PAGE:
Fun things to do in Groningen

  • Martini church, Groningen
    Martini church, Groningen
    by ATLC
  • Martini church, Groningen
    Martini church, Groningen
    by ATLC
  • Martini church, Groningen
    Martini church, Groningen
    by ATLC

Most Viewed Things to Do in Groningen

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    Queen's Day

    by dromero Written Aug 27, 2004

    Queen's day was in April in 2004. It was a HUGE party in groningen's city square. A lot of beer, concert's and what seemed like a girl/guy ratio of 4:1 (in favor of the guys). I "heard" it's because of the women's colleges around the area. Anyway, Drei Swesters (3 sisters) is an awesome club with what seems like 2 million different clubs inside itself- Deffinately a good time... unless there's a fire (the place is so big it's even hard to find your way out of).

    P.S. Wear orange on queen's day

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    This is the main office of theGasunie.

    by Alphons Updated Aug 15, 2004

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    This is the main office of the Gasunie. It is just outside theGroninger city between Groningen and Hoogkerk. It is the highest building here. The architecture is very modern and i like this style.

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    Here in this small bakery.

    by Alphons Updated Aug 15, 2004

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    Here in this small bakery they make the Groninger honey cake, there are several kinds of honey cake here, with raisons, ginger, almonds and a tipical Oude Wijven Koek. There is a little hop in this bakery where you can buy fresh cakes.

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    The City-arms of Groningen.

    by Alphons Updated Aug 15, 2004

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    The City-arms of Groningen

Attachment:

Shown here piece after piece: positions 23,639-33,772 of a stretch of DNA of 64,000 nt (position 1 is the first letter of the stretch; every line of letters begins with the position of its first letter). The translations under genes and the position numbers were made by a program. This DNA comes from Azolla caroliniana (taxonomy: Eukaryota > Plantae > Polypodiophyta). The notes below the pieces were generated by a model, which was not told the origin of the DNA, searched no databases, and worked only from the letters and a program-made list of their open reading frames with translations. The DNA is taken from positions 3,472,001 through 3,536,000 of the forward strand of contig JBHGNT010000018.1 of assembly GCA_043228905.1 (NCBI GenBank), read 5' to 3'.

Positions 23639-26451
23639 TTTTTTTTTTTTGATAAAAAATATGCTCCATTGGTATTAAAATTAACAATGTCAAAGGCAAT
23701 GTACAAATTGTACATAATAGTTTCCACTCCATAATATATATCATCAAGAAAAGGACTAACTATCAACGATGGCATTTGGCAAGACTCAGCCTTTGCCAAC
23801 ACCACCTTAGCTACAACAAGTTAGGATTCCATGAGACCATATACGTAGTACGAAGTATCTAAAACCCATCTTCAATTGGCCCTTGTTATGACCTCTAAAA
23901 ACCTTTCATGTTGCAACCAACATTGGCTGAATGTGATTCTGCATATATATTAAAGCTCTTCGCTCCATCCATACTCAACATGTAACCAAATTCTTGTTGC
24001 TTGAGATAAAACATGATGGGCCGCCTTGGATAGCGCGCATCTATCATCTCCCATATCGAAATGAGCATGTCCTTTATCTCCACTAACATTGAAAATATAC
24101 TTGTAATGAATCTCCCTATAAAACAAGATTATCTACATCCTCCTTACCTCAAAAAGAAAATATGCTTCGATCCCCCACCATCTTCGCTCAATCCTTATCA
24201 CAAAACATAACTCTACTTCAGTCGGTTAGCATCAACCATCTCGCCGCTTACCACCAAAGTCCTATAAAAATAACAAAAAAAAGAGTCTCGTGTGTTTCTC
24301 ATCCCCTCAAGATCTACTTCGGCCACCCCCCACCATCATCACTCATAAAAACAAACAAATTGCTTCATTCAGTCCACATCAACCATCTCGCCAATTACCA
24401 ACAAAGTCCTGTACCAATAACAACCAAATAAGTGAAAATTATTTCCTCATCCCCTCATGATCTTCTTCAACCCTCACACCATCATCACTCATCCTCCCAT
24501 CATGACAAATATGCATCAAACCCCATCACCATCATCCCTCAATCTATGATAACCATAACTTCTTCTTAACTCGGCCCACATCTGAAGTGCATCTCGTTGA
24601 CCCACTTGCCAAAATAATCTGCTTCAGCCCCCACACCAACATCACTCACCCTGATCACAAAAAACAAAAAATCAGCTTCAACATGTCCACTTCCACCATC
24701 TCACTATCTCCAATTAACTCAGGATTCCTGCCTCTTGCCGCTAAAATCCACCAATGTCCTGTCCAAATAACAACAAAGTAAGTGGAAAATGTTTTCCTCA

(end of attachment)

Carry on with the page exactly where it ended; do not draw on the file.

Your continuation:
The city Groningen is the metropole of the North and, with a population of 175.000, the seventh largest city in the Netherlands. Groningen's attractiveness - the 'secret of Groningen' if you like - relies on a combination of factors: a historic city centre with elegant shops, lively markets and varied entertainment facilities. There is a very large student population and a wide range of art and culture venues. All these activities and energetic people come together within one square kilometre in the shadow of the Martini Tower: the 'Grote Markt' and its immediate vicinity. This combination makes Groningen a vital city at all hours of the day and night. Groningen boasts a level of amenities which can only be found in major cities. Institutions such as the University and the Academic Hospital make Groningen the regional centre for more than half a million people. Over the years, it has developed to become a modern network city, the centre of a dynamic and exciting region. Around half of those who work in Groningen live outside the city itself. Through excellent public transport, ongoing attention for the quality of the outlying area (the 'Ommeland') and through listening to the wishes of the people themselves, Groningen intends to strengthen its network function yet further.